At first glance, it looks as if the Core i9-10850K consumes more power at any loading, but it is worth noting the power levels in the 80-100% region of the test, when we dip below 50 W. This is when we’re likely using 1 or 2 threads, and the power of the Core i9-10900K is much higher as a percentage here, likely because of the 5300 MHz setting.

After getting these results, it caused me to look more at the data underneath. In terms of power per core, when testing POV-Ray at full load the difference is about a watt per core or just under. What surprised me more was the frequency response as well as the core loading temperature.

Starting with the 10900K:

In the initial loading, we get 5300 MHz and temperatures up into the 85-90ºC bracket. It’s worth noting that at these temperatures the CPU shouldn’t be in Thermal Velocity Boost, which should have a hard ceiling of 70ºC, but most modern motherboards will ignore that ‘Intel recommendation’. Also, when we look at watts per core, on the 10900K we’re looking at 26 W on a single core, just to get 5300 MHz, so no wonder it drops down to 15-19W per core very quickly.

The processor runs down to 5000 MHz at 3 cores loaded, sitting at 81ºC. Then as we go beyond three cores, the frequency dips only slightly, and the temperature of the whole package increases steadily up and up, until quite toasty 98ºC. This is even with our 2 kg copper cooler, indicating that at this point it’s more about thermal transfer inside the silicon itself rather than radiating away from the cooler.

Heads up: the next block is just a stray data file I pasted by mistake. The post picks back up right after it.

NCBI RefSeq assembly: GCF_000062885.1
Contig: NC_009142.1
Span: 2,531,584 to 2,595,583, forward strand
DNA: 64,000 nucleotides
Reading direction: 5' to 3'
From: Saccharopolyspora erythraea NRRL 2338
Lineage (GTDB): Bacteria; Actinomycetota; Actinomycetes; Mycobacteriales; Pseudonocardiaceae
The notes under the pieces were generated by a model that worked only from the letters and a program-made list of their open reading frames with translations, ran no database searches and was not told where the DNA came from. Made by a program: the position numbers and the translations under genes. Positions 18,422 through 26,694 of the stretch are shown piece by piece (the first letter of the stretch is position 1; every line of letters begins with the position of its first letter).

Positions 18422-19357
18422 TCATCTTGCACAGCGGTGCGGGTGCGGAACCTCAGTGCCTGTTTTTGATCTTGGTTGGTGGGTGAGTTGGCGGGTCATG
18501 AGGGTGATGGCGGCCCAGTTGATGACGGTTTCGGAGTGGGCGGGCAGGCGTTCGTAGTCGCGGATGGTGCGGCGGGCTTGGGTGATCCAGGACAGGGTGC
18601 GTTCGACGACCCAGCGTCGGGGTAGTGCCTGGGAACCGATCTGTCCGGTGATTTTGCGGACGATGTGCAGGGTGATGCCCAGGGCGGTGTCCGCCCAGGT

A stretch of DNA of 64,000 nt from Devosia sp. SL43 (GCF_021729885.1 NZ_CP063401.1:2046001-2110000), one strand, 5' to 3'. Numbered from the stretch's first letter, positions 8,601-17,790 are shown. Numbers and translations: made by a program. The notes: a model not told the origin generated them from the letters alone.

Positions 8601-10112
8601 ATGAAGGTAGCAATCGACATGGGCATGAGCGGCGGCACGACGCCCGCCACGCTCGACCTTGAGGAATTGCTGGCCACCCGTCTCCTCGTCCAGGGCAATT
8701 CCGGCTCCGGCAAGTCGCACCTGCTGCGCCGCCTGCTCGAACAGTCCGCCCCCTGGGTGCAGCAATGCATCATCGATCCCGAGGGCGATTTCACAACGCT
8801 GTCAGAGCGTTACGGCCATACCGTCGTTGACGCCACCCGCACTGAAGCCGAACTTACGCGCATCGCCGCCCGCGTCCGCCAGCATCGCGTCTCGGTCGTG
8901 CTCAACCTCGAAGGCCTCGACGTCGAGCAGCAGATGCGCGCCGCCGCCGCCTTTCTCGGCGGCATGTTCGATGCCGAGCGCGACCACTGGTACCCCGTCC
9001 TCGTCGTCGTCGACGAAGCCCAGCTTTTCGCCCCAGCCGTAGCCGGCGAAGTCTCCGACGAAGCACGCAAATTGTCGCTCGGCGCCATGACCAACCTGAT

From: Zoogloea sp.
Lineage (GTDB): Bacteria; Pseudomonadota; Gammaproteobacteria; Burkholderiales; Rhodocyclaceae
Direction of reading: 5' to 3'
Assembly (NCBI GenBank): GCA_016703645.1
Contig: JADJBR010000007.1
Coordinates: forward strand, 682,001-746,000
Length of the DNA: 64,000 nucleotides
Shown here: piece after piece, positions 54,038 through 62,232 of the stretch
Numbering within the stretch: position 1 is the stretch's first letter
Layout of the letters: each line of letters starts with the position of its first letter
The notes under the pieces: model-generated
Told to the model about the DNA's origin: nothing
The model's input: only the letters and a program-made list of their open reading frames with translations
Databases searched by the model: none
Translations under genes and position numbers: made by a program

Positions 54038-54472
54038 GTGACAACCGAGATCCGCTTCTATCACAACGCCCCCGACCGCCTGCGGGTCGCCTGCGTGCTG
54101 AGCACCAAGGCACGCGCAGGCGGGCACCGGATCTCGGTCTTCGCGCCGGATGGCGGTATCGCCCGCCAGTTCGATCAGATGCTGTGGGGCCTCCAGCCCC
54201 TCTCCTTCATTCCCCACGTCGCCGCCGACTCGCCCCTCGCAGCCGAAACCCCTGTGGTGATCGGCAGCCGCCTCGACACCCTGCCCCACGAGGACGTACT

When we do the same comparison for the Core i9-10850K however, the results are a bit more alarming.

This graph comes in two phases.

The first phase is the light loading, and because we’re not grasping for 5300 MHz, the temperature doesn’t go into the 90ºC segment at light loading like the 10900K does. The frequency profile is a bit more stair shaped than the 10900K, but as we ramp up the cores, even at a lower frequency, the power and the thermals increase. At full loading, with the same cooler and the same benchmarks in the same board, we’re seeing reports of 102ºC all-package temperature. The cooler is warm, but not excessively so, again showcasing that this is more an issue for thermal migration inside the silicon rather than cooling capacity.

To a certain degree, silicon is already designed with thermal migration in mind. It’s what we call ‘dark’ silicon, essentially silicon that is disabled/not anything that acts as a thermal (or power/electrical) barrier between different parts of the CPU. Modern processors already have copious amounts of dark silicon, and as we move to denser process node technologies, it will require even more. The knock on effect on this is die size, which could also affect yields for a given defect density.

Despite these thermals, none of our benchmarks (either gaming or high-performance compute) seemed to be out of line based on expectations – if anything the 10850K outperforms what we expected. The only gripe is going to be cooling, as we used an open test bed and arguably the best air cooler on the market, and users building into a case will need something similarly substantial, probably of the liquid cooling variety.

Intel Core i9-10850K Review CPU Tests: Microbenchmarks